Global investors have become slightly more pessimistic about the markets in February, though American investors are a tad more confident than they were last month, according to the State Street Investor Confidence Index (ICI) for February.
The Global Investor Confidence Index, from State Street Global Exchange, dropped to 106.5, down 2.2 points from January’s revised reading of 108.7. Driving this decline in sentiment was a sharp fall in Europe, where the index dropped to 90.2 from 103.4. In contrast, the Asian ICI rose by 9.2 points to 111.9, and the North American ICI improved from 108.9 to 109.3.
“February was an interesting month that saw swings in investor sentiment fueled by high volatility in oil prices as well as dovish signs from central banks in Europe and Japan,” said Kenneth Froot of State Street Associates, a co-developer of the ICI, which tracks institutional investors worldwide.
“Moving forward, all eyes will be focused on the European Central Bank and the Federal Reserve’s March meetings as the global growth outlook remains a key concern for investors,” Froot explained in a statement.
In January, the Global ICI fell to 108.8, down 1.7 points from December’s revised reading of 110.5. The North American ICI weakened to 108.8 from 110.5, while the Asian ICI fell 1.5 points to 102.9; the European ICI declined just 0.1 points to 103.4 last month.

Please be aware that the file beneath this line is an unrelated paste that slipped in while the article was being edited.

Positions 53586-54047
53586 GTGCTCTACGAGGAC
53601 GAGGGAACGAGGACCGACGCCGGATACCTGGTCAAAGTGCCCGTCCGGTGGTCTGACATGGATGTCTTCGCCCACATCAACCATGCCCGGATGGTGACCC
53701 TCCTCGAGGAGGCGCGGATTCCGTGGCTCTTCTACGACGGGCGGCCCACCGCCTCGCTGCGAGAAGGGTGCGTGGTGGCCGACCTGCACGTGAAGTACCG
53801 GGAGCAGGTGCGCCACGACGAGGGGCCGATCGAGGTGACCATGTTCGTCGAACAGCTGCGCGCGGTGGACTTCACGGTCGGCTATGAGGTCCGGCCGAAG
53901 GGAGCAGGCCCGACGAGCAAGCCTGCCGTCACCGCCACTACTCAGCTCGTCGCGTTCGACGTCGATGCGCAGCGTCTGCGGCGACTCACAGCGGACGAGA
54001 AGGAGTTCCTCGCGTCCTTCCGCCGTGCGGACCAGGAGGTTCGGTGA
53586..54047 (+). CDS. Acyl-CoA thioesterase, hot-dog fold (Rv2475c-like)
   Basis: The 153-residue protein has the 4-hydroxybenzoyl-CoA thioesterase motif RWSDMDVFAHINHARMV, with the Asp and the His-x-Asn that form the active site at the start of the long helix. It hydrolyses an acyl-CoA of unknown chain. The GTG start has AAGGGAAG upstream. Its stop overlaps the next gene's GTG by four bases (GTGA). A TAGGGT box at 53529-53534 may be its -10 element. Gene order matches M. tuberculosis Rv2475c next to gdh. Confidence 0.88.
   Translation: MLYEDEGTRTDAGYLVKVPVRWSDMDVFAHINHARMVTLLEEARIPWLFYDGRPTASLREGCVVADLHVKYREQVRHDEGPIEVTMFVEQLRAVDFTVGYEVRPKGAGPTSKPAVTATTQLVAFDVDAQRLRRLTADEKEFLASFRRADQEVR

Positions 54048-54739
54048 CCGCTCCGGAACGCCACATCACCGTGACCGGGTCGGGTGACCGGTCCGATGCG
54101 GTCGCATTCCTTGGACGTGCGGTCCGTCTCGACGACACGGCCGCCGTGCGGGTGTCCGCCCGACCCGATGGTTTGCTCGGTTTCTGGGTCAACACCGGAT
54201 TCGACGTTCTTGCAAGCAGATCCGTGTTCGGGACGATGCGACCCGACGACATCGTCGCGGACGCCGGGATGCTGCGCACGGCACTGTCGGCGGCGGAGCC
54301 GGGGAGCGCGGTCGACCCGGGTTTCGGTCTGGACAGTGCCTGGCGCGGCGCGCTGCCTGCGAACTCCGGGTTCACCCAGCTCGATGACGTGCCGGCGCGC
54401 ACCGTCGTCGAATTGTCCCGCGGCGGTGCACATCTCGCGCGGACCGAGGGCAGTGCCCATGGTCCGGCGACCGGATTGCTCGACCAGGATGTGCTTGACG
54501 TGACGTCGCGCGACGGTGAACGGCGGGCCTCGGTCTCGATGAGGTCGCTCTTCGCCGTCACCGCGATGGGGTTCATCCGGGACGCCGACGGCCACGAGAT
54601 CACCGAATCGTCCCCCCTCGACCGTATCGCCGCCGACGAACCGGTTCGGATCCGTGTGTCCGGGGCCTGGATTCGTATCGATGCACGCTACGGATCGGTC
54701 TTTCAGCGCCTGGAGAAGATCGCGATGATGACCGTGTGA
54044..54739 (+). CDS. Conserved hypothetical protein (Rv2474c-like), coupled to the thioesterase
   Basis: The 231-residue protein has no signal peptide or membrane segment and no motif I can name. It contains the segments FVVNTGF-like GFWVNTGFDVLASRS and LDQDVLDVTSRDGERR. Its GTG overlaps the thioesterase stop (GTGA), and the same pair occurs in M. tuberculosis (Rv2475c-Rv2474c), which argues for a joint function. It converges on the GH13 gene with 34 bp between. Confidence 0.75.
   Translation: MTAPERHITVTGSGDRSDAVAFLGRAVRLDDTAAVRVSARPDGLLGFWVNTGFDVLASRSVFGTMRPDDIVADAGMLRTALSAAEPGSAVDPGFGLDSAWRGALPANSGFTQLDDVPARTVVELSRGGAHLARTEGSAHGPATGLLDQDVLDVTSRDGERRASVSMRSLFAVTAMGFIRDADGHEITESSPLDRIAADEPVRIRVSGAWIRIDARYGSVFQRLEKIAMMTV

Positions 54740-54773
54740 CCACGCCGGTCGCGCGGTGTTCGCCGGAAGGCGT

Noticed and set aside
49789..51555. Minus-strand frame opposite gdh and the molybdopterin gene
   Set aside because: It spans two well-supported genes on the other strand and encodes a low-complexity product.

The Investor Confidence Index, created by Paul O’Connell and Froot, measures investor confidence or risk appetite by analyzing the buying and selling patterns of institutional investors. A reading of 100 is neutral and is the level at which investors are neither increasing nor decreasing their long-term allocations to risky assets.
“The narrative surrounding risk aversion seen so far in 2016 has focused on the weakness of global growth, the risks in China and the knock-on impact of lower energy prices. However, the regional breakdown of our investor confidence index this month reveals a rather different set of concerns, with confidence rising in Asia but collapsing in Europe,” said Michael Metcalfe, senior managing director and head of global macro strategy for State Street Global Markets, in a statement.
He added: “The 13-point fall in the confidence of European investors was the sharpest in 16 months. With banking and government credit spreads under pressure once again, this decline in European confidence highlights the pressing need for additional policy measures in the region.”
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